Nitrate enrichment has lineage specific effects on Pocillopora acuta adults, but no transgenerational effects in planulae.


Strader, M. E.,Howe-Kerr, L. I.,Sims, J. A.,Speare, K. E.,Shore, A. N.,Burkepile, D. E., andCorrea, A. M. S.


Coral Reefs


Local-scale nutrient pollution can alter coral growth and reproductive output, as well as their resident communities of microorganisms (dinoflagellates in the family Symbiodiniaceae, bacteria). Yet, the ways in which nutrient pollution alters coral interactions with their microorganisms are not fully understood, and no studies have tested for transgenerational impacts of nutrient stress on coral holobionts. To investigate this, colonies of Pocillopora acuta were enriched with nitrate in situ for up to one year and monitored for planulation. Gene expression, resident microbial communities and holobiont traits were characterized in adults, as well as in planulae. Although separated by > 5 m, clonality and chimerism were observed in the majority of coral colonies. Lineage and treatment-specific effects of nitrate treatment were detected in adults and planulae. Nitrate-enriched adults contained higher densities of Symbiodiniaceae and exhibited downregulation of genes involved in the synthesis of nitrogenous compounds. Planulae harbored higher Symbiodiniaceae and bacteria diversity than adults; this study constitutes the first assessment of these microorganisms from individual planulae. Coral-associated bacteria communities were Endozoicomonas-dominated and were not altered by nutrient treatment. Planula-associated bacteria communities differed from their parents but not from parental exposure to nutrients, and no changes in fecundity or settlement success resulted from enrichment. Taken together, these findings suggest that adult corals acclimate to chronic nutrient pollution by harboring higher Symbiodiniaceae densities, with no observed negative effects on the subsequent generation.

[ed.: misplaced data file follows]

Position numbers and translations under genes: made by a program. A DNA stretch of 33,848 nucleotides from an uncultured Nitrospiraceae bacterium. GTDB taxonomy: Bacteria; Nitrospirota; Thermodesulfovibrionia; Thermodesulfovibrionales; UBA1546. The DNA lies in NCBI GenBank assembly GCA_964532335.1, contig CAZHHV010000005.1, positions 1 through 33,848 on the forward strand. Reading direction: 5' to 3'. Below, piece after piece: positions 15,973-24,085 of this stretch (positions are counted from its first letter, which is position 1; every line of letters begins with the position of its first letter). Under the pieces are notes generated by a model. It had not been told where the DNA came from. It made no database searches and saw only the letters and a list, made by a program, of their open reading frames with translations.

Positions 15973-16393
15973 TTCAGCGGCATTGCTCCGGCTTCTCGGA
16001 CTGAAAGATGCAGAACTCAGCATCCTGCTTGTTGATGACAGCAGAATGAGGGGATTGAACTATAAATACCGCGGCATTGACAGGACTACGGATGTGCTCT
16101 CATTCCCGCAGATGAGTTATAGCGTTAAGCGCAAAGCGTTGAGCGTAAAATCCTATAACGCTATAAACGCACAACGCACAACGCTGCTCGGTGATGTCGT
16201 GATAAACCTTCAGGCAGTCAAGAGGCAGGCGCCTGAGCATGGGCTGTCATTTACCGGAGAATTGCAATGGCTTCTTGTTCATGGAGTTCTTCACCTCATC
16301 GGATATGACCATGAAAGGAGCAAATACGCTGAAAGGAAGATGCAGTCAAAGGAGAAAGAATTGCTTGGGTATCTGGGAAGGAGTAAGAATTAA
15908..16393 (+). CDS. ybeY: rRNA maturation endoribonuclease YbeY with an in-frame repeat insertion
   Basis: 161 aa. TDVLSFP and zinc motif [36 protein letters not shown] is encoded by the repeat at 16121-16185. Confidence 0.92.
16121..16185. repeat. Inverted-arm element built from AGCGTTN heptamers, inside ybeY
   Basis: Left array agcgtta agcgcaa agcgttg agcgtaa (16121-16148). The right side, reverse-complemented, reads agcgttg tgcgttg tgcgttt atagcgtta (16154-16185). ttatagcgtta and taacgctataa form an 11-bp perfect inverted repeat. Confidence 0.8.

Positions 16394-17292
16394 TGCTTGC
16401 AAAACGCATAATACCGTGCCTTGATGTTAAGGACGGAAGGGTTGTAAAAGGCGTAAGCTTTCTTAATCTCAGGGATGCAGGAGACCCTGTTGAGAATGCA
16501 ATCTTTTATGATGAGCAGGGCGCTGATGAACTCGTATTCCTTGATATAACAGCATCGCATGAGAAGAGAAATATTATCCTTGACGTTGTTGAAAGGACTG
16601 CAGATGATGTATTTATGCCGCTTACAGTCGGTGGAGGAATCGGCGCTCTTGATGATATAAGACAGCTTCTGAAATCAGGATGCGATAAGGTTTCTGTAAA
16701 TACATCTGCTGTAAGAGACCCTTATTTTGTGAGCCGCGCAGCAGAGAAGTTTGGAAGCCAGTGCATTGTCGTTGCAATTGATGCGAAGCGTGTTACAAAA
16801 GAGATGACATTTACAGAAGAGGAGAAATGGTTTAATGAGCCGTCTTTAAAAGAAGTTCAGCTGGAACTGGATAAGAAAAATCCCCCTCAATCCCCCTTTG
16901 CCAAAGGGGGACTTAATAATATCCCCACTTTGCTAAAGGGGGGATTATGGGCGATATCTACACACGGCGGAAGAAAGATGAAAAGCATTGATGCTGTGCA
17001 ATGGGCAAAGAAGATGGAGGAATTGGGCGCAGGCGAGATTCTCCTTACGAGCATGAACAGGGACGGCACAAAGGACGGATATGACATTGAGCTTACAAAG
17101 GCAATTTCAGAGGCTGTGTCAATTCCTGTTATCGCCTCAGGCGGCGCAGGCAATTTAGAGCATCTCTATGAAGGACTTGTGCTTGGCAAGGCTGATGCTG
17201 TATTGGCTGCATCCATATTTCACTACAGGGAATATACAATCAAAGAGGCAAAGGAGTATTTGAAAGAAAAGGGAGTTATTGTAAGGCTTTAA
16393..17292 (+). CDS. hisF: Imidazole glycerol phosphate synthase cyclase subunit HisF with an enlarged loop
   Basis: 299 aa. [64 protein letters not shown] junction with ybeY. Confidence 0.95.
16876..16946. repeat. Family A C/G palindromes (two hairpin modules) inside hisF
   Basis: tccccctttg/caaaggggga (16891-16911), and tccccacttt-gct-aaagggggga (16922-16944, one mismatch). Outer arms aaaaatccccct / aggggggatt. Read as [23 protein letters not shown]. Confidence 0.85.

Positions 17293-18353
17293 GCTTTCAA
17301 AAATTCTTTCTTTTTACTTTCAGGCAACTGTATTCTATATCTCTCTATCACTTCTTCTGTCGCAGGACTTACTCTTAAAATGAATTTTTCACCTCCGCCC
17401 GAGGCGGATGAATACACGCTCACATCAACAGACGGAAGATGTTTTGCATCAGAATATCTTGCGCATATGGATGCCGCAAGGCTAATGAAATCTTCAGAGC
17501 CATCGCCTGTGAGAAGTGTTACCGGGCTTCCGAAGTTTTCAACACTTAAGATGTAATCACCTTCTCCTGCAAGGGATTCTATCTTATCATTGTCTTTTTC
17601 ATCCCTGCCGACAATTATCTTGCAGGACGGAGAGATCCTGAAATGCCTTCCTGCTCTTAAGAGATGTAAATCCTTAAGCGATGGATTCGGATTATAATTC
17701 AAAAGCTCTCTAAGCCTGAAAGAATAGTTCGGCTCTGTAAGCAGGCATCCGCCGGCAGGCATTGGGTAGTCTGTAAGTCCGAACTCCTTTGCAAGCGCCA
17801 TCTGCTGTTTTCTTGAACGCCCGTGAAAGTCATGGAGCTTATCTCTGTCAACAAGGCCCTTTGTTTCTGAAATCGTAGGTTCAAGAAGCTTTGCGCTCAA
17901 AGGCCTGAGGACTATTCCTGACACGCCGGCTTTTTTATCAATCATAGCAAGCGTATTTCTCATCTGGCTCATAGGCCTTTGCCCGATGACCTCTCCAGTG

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Journal Article

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